Air Force Secretary Frank Kendall delivers remarks Monday during the Air Force Association Air, Space and Cyber Conference in National Harbor, Md. Photo by Wayne Clark/U.S. Air Force
Sept. 20 (UPI) -- In his first public speech Monday, Air Force Secretary Frank Kendall said the branch is looking toward confronting China, as well as unity in its ranks, and added that the service needs to retire older aircraft and programs -- and focus on ones that actually work.
Kendall made the remarks during the Air Force Association Air Space and Cyber Conference in National Harbor, Md., as a "blueprint" for the Air and Space forces, Congress and others to follow to meet national security challenges, the U.S. Air Force said in a press release.
During the speech, before several thousand active-duty personnel, congressional staffers and others in the defense industry, Kendall said "time is short" to address these security challenges.
"While America is still the dominant military power on the planet today, we are being more effectively challenged militarily than at any -- any -- other time in our history," he said.
Kendall made it clear that the most pressing of those challenges was China in his speech.
"So what are my intentions now that I have this job?" he asked rhetorically. "At a breakfast on Capitol Hill shortly after I was sworn in, I was asked by Sen. Jon Tester what my priorities were. My answer was that I had three; China, China, and China."
Altogether, Kendall mentioned "China 27 times in the speech compared to a single mention of Russia and Afghanistan three times," the Air Force said in the press release.
The West Point graduate with over 50 years of service as an Army officer, and former top Defense Department official in the Obama administration, who was tapped in April for the position, and sworn-in a couple months ago, also focused on unity.
Kendall said his organizing principle is found in four words: "One team, one fight."
He added that it was crucial to abide by a "one team" approach by pointing out that recent history shows there has been devastating consequences otherwise.
"There is a lesson from the fall of Afghanistan to the Taliban that we as Americans, and we as Airmen and Guardians, should not miss," Kendall said.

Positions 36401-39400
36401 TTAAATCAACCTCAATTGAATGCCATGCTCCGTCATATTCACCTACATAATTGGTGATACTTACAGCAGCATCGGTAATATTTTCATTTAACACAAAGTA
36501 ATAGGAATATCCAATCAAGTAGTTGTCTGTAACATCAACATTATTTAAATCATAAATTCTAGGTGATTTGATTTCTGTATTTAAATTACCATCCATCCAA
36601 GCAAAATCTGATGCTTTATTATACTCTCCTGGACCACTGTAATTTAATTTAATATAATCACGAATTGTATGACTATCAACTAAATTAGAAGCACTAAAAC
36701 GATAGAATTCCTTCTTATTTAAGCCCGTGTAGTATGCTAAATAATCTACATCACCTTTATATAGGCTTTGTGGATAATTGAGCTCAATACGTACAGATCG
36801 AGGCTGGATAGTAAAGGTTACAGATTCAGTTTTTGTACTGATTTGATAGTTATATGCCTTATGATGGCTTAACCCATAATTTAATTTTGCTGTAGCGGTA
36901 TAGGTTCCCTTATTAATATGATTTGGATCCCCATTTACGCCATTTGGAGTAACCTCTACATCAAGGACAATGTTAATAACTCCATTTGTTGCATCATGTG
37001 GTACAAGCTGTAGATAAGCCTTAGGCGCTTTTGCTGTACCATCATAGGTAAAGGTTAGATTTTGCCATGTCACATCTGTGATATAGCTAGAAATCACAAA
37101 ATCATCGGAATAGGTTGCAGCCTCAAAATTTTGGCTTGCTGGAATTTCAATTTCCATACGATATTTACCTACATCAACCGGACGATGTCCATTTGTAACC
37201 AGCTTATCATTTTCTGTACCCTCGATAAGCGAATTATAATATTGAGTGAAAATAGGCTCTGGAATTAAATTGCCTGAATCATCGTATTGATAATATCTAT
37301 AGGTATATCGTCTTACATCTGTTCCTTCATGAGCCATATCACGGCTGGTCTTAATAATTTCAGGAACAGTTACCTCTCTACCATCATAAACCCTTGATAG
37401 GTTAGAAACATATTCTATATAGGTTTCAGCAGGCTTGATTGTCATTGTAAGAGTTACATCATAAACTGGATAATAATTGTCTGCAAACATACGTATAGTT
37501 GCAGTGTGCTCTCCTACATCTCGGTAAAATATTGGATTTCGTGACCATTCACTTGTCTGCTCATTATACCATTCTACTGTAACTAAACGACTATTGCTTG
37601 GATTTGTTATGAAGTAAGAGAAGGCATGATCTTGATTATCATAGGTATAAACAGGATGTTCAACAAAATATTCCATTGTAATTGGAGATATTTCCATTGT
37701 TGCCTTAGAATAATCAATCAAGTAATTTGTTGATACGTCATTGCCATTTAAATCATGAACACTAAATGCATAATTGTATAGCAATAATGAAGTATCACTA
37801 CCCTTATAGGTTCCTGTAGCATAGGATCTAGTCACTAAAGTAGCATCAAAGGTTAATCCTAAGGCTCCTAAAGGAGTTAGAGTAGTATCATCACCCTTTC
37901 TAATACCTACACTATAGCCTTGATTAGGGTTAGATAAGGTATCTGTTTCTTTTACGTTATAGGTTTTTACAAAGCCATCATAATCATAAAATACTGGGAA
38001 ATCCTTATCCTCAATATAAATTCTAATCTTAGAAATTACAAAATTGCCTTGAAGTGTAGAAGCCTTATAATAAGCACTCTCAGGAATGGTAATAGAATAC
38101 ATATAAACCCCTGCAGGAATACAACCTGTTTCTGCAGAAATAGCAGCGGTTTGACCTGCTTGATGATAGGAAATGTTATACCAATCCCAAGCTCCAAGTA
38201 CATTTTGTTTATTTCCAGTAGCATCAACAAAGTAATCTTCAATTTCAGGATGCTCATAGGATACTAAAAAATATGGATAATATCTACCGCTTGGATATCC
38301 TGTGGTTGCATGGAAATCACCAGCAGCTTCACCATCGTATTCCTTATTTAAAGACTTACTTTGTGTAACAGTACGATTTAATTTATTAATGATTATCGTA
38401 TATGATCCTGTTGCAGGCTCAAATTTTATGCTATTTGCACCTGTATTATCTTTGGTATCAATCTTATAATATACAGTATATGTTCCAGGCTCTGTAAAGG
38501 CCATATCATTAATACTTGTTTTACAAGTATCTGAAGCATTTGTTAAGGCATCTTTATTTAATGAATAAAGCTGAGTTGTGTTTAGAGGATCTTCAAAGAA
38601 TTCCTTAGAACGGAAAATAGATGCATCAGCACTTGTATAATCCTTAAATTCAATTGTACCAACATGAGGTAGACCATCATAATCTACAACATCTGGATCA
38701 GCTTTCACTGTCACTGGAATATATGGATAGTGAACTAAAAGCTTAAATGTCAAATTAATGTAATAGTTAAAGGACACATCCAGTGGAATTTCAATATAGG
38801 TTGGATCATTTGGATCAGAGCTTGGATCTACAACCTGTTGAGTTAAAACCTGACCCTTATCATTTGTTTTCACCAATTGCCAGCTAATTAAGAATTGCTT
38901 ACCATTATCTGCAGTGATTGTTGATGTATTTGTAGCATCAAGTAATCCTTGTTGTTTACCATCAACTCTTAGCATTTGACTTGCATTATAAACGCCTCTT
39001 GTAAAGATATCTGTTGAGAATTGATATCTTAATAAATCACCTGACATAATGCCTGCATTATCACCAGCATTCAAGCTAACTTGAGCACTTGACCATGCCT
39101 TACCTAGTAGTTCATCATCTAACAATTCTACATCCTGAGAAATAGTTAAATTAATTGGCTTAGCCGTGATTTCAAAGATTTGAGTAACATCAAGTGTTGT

The Air Force chief said that while historians and policy analysts will spend years working to understand why the Afghan government fell so quickly after 20 years of U.S. and allied support and training, one thing is "painfully clear."
"The Afghan government and military were not 'one team' engaged in 'one fight.' Even when faced with an existential threat to their freedom, they could not overcome their internal divisions and unite against a common enemy. As a direct result, the people of Afghanistan have lost their freedom," Kendall said.
Kendall also noted that the Air and Space Forces need to address lingering internal problems such as diversity, sexual assault and harassment.
He referred to a "significant disparity" between members of less well represented groups and the "white male majority," and pledged to get to work on it.
"One notable perception gap is between a majority that generally thinks things are basically fine, and everyone else where there is a strong perception that it is not all fine ... My intent is to actively address each of these issues," Kendall said.
Kendall also addressed Congress in his speech, saying that with money limited and the challenge from China continuing to grow, there should be adjustments in spending -- such as retiring older, outmoded aircraft -- to free up funds for next-generation planes and other newer equipment.
"The Air Force must be allowed to have a mix of aircraft, systems and capabilities that maximize the ability to carry out any mission, anywhere, anytime," he said. "The service cannot afford to carry older and less capable equipment."
"We will not succeed against a well-resourced and strategic competitor if we insist on keeping every legacy system we have," he added in the speech. "Our one team cannot win its fight to deter China or Russia without the resources we need and a willingness to balance risk today to avoid much greater risk in the future."